An 18-year-old exchange student from Taiwan, An Tso Sun, has been charged with making terroristic threats in Pennsylvania. Sun is charged with threatening to “shoot up” the Monsignor Bonner and Archbishop Prendergast High School in Upper Darby on May 1. Sun later claimed that he was merely joking, but is facing charges nonetheless. Enrique Latoison, who is defending the accused at taxpayer expense, said that Sun never had any plans to shoot up the school.

However, ammunition pouches, a military-style ballistic vest, and a high-powered crossbow were uncovered in Sun’s bedroom in Lansdowne, Pennsylvania. Investigators also found 1,600 rounds of ammunition for a variety of firearms, including semi-automatic rifles and handguns. According to police, the gun parts and ammunition were purchased over the Internet since Sun’s arrival in the U.S. last August. Sun used a school-issued iPad at least 20 times to search about guns and related issues. In his native Taiwan, Sun showed an interest in flamethrowers.


According to police, Sun came to the U.S. on a student visa and legally obtained all of the weaponry. Sun’s parents are celebrities in Taiwan. His mother, Di Ying, is an opera singer, while his father, Sun Peng, is an actor.

Attorney Latoison said of the discovery that many of the items found were used by Sun for a costume contest. “I don’t believe what he said rises to the crime of terroristic threatening,” Latoison said, adding that his client’s actions do not arise to the level of terroristic threats.

Sun had allegedly warned a fellow student “not come to school on May 1” because he “was going to shoot up the school," according to Police Superintendent Michael Chitwood. At a March 28 press conference, Chitwood said that Sun told a classmate that he was “kidding.”  “Kudos to the person who stepped forward and helped to avert a tragedy,” the local police department later tweeted. 

Attorney Latoison explained that Sun does not have the social skills necessary for growing up in “the post-Columbine generation. While Latoison granted that most people know that what Sun said was not funny, he said that Sun does not understand that. 

However, it emerged after Sun’s arrest that not only did he have ammunition in his possession but Sun also researched the buying of weapons. Latoison clarified that even if true, neither issue is illegal. 

Sun was locked up at Delaware County Prison in lieu of $100,000 bail.

A Facebook page for Taiwanese attorney Chiu Chang, who is of counsel to Sun's family, declared on April 8:

"After the town's police completed a psychiatric assessment of An Tso Sun, it has been determined that he is mentally ill. The federal-level investigators said there is no time to translate the Chinese in Sun's computer and mobile phone into English. The National Security Agency (NSA) said the case is too small, the federal government will not take up the case and will leave it to local authorities instead."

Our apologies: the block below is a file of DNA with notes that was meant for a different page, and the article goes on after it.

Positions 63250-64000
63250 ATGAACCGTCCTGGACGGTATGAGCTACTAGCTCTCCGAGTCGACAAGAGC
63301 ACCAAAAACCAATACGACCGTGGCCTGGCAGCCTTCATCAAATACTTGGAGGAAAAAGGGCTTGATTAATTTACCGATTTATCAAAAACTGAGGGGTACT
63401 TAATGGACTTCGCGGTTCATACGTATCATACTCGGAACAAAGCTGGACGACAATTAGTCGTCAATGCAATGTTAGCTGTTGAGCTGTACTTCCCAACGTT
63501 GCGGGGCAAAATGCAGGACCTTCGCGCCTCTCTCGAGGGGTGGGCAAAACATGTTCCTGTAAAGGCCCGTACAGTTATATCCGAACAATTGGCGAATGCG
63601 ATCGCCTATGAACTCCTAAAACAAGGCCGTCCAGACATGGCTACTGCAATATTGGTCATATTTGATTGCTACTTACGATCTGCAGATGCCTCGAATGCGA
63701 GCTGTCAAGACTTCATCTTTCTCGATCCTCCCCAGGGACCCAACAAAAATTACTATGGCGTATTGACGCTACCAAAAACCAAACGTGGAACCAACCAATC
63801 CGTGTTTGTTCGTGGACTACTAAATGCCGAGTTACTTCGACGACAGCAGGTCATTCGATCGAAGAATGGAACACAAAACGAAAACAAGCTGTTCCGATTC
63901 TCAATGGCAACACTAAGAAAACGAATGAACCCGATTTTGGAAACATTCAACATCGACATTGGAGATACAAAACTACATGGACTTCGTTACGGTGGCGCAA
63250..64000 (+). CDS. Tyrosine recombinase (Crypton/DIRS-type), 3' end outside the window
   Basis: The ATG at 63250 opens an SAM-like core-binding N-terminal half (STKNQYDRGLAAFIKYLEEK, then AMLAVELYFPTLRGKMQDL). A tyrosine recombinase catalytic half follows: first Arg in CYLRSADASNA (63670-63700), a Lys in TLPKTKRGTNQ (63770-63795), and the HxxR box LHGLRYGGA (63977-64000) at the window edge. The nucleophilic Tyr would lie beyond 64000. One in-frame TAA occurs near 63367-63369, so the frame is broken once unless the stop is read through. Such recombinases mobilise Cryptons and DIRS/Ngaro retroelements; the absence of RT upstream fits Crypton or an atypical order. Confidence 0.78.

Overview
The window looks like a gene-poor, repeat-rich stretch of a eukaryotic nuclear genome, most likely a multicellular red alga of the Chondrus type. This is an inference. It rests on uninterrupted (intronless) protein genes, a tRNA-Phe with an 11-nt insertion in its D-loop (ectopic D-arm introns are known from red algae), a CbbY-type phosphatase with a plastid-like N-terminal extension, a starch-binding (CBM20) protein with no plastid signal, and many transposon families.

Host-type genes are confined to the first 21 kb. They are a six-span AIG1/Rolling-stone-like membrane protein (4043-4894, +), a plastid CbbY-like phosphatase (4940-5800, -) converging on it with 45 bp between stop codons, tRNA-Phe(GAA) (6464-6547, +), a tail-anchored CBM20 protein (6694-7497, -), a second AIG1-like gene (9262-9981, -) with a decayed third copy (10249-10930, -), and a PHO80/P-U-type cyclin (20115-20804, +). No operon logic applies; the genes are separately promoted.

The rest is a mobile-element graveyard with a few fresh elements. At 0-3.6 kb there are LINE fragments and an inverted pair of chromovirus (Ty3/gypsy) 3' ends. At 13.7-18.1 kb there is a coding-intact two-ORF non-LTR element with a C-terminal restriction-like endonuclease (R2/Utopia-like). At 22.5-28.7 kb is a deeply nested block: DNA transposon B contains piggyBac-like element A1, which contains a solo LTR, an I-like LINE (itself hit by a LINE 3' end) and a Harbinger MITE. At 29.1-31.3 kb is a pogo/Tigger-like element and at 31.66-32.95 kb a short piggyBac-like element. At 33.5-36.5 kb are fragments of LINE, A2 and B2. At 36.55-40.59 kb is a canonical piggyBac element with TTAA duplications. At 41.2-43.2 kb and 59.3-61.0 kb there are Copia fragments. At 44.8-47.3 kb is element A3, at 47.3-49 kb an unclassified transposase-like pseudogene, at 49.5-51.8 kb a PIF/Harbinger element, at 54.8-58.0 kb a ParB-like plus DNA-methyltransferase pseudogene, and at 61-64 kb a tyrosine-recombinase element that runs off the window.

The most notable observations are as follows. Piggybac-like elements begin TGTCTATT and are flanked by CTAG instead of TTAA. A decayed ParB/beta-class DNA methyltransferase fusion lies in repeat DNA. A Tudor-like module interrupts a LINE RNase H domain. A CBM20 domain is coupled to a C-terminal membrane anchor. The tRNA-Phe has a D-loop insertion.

hool had built a gun with over 1,600 rounds of ammunition.

Police say 18-year-old An Tso Sun of Taiwan, a foreign exchange student at Monsignor Bonner Archbishop Prendergast Catholic High School, had hundreds of rounds for an AR-15 and AK-47 and a 9 mm handgun he built himself from parts purchased online. The parts are virtually untraceable. He was allegedly planning to unleash carnage on the school May 1.

According to Upper Darby Police Superintendent, Sun had approximately 225 rounds of 12-gauge ammo, 663 rounds of 9 mm ammunition, 295 rounds of AR-15 ammunition, and 425 rounds of AK-47 ammo, along with other sorts of ammunition. Sun had apparently been able to assemble a 9mm handgun from parts he obtained online and elsewhere. While gun parts can be purchased online from vendors such as Midway or Brownells, including grips, magazines, and triggers, a receiver (frame) of the weapon, by law, can only be obtained by having it shipped to the holder of an FFL (Federal Firearms License), who in turn renders it to the end-user. An end-user can order a receiver online, but the distributor must ship it to an FFI holding shop. By law, it is only after successfully completing a NICS background check that an end-user pick up the weapon.

Questions have arisen about how Sun obtained the 9 mm handgun frame that was found at his residence. The Immigration and Customs Enforcement agency of the Department of Homeland Security has a detainer on Sun, who may be subject to deportation in the future. If convicted, he may first have to serve 10 years in prison.



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Spero News writer Martin Barillas is a former US diplomat, who also worked as a democracy advocate and election observer in Latin America. His first novel 'Shaken Earth', is available at Amazon.

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